General Editor: Chris Colton

Authors: Fergal Monsell, Dalia Sepulveda

Pediatric distal forearm 23-M/3.1

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1 Introduction top


These fractures are usually posteriorly angulated (apex anterior) and can generally be reduced closed, ideally under general anesthesia. Impediments to reduction are interposed periosteum and pronator quadratus.

Fractures with an intact dorsal periosteum are stable after reduction and may not require wire fixation. K-wire stabilization may be strongly indicated in some cases.

Anteriorly angulated (apex posterior) fractures are less common and are also generally reduced closed. Impediments to reduction are the extensor tendons.

2 Reduction top


Indirect reduction of partially displaced fractures

The reduction maneuver for posteriorly angulated fractures, together with some posterior translation (common) is by traction and direct pressure over the epiphysis, followed by palmar flexion.

Ideally, the reduction is verified with image intensification and any residual malalignment is corrected with direct pressure.


The reduction maneuver for anteriorly angulated fractures, together with some anterior translation (uncommon) is by traction and direct pressure over the epiphysis, followed by dorsiflexion.

Ideally, the reduction is verified using image intensification and any residual malalignment is corrected with direct pressure.


Indirect reduction of completely displaced fractures

For completely displaced fractures, the dorsal periosteum will act as a tension band and impede longitudinal traction.


It is necessary to hyperextend the distal fragment, relaxing the posterior periosteum.

This is followed by direct thumb pressure to hitch the fragments.


At this point palmar flexion of the wrist will reduce the fracture.

Ideally, the reduction is verified using image intensification and any residual malalignment is corrected with direct pressure.


Once the radius is reduced, the ulna will usually also reduce.

Ideally, this should be confirmed using image intensification.

In case of persistent malreduction of the ulna, direct pressure on either the posterior…


…or anterior surface should produce an anatomical reduction.

Reduction is often more straightforward than single bone fractures, and may not require K-wire fixation, if it is stable. Relaxing the manual reduction pressure, will determine whether it is stable, as an unstable reduction will redisplace.


  • Zamzam MM, Khoshhal KI. Displaced fracture of the distal radius in children: factors responsible for redisplacement after closed reduction. J Bone Joint Surg Br. 2005 Jun;87(6):841-843.


Direct reduction using K-wire

For irreducible fractures, a percutaneous K-wire can be inserted (through a stab incision) into the fracture site and used as a lever to facilitate reduction of either bone.

3 K-wire fixation top


General considerations

For fractures that are unstable after reduction, single, or crossed, K-wires are normally sufficient to stabilize the fracture.

Occasionally a further wire is used to stabilize the ulna.



A small skin incision is made.

The incision is deepened to the bone using a blunt artery forceps and a protective sleeve is inserted.

Care should be taken to avoid the dorsal sensory branch of the radial nerve and the dorsal sensory branch of the ulnar nerve.


For a posteriomedially inserted second wire, a mini-open approach is used and a guide is required to protect the posterior soft tissues, particularly the extensor tendons.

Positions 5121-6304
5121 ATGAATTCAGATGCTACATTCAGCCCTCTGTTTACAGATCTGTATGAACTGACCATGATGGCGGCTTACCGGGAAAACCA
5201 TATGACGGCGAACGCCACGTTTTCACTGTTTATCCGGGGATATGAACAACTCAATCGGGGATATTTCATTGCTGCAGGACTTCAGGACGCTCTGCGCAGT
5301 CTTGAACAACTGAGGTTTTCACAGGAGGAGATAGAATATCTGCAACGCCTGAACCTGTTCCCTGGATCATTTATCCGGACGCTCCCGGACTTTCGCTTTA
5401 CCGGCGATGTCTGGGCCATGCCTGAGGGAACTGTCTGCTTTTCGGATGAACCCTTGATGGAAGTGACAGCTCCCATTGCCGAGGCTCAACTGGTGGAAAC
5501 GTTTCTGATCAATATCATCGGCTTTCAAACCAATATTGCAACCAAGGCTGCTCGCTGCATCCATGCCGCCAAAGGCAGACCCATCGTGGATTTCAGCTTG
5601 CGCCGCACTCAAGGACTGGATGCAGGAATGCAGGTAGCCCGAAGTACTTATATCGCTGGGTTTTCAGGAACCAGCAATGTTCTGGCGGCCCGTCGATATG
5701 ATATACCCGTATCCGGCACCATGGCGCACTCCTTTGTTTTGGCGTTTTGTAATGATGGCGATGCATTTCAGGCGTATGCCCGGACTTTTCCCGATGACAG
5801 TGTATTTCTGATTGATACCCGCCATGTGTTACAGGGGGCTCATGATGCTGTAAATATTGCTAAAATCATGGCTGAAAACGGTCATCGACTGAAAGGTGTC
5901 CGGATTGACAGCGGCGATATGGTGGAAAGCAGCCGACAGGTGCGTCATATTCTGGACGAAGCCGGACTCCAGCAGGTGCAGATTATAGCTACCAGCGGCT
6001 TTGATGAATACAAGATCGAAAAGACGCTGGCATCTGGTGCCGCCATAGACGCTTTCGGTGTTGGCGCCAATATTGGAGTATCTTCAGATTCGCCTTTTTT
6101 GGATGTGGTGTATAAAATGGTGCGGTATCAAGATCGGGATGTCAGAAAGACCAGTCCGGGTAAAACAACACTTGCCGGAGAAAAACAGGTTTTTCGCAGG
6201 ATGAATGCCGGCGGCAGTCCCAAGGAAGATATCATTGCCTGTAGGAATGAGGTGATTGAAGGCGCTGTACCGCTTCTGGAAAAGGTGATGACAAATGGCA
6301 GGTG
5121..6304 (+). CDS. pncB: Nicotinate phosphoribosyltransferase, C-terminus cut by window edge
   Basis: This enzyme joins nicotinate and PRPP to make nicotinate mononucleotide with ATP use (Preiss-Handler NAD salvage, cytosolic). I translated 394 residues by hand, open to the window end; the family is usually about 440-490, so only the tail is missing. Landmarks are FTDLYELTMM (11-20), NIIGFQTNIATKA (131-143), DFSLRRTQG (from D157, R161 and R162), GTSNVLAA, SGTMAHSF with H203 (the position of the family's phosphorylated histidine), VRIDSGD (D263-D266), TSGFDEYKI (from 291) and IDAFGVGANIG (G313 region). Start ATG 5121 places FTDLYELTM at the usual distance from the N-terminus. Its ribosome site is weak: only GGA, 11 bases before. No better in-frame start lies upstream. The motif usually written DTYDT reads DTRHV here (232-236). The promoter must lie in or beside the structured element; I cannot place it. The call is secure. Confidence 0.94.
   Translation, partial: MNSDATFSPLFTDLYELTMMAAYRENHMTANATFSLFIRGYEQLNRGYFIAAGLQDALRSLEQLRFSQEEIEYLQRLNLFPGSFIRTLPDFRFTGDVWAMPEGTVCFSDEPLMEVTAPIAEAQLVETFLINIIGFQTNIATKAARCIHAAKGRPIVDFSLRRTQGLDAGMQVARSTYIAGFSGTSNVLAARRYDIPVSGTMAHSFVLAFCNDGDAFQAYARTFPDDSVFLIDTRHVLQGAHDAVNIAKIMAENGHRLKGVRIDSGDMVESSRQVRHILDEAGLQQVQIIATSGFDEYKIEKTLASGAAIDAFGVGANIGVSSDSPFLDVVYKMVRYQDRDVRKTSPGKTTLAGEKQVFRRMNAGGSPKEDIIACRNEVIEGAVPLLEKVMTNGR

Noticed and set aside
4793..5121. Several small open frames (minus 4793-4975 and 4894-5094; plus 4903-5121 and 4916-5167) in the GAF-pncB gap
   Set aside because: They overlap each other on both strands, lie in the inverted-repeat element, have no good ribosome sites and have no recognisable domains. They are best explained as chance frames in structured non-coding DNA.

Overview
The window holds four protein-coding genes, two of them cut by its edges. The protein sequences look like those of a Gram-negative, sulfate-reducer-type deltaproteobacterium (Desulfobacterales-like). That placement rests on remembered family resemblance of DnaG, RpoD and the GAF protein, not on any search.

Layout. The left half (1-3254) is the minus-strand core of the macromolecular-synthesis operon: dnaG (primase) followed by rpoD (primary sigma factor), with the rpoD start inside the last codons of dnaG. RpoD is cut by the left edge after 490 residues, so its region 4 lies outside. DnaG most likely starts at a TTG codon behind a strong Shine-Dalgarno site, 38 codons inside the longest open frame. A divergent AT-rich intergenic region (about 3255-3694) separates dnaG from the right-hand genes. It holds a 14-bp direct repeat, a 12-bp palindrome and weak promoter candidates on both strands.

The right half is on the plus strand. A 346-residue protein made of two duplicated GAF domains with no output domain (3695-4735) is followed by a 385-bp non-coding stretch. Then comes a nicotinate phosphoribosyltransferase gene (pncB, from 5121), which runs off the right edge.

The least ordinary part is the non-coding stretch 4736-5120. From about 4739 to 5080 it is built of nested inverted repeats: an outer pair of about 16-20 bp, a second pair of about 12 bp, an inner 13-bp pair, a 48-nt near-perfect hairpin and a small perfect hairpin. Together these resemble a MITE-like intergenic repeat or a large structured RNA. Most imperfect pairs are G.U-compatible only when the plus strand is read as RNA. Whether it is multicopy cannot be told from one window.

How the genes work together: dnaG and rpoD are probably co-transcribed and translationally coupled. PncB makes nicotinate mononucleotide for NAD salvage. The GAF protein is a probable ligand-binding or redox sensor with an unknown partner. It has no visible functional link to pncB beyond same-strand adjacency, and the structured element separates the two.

K-wire insertion

A single, or two crossed, smooth 1.6 mm K-wires are inserted through the radial metaphysis, avoiding the growth plate and the perichondrial ring.

The wires should be inserted with an oscillating drill and cooled with saline solution to prevent thermal injury.

The wires may also be inserted by hand using a T-handle.

Ideally, wires are inserted using image intensification control, in order to check the trajectory of the wire and to ensure engagement of the far cortex without penetration of the soft tissues.


Pearl: For more distal fractures, it is occasionally necessary to insert antegrade wires engaging the distal radial metaphyseal flare.

The insertion incisions should be deepened to bone by spreading the tissues using a blunt artery forceps. The wires should be passed through protective guides.

Care should be taken that the wires do not damage the perichondrial ring of the physis.


An alternative in more distal radial fractures is to insert the wire through the radial styloid and across the radial physis. If this is undertaken, it is especially important to avoid thermal injury.


Occasionally a second wire is used to stabilize the ulna. 


The K-wires are left protruding through the skin, bent and cut. The skin is protected with sterile padding prior to the application of a cast.

The illustration demonstrates the use of a small section of plastic tubing over the cut ends of the protruding wires. This adds further protection for the skin.

Note: Excessive pressure between dressing and skin should be avoided to prevent skin necrosis.

4 Short arm cast top


General considerations

The purpose of the cast is protective and for pain relief, as stability is provided by the K-wire(s).

The short arm cast is applied according to standard procedure:

Note: In young, small, or noncompliant patients, it is safer to apply a long arm cast.


Splitting of cast

If a complete cast is applied in the acute phase after injury, it should be split over the full length of the cast. The split of the cast must be full thickness and expose the underlying skin.

5 Long arm cast top


In the event that a long arm cast is necessary (see above) it is applied and split according to standard procedure.

v1.0 2016-12-01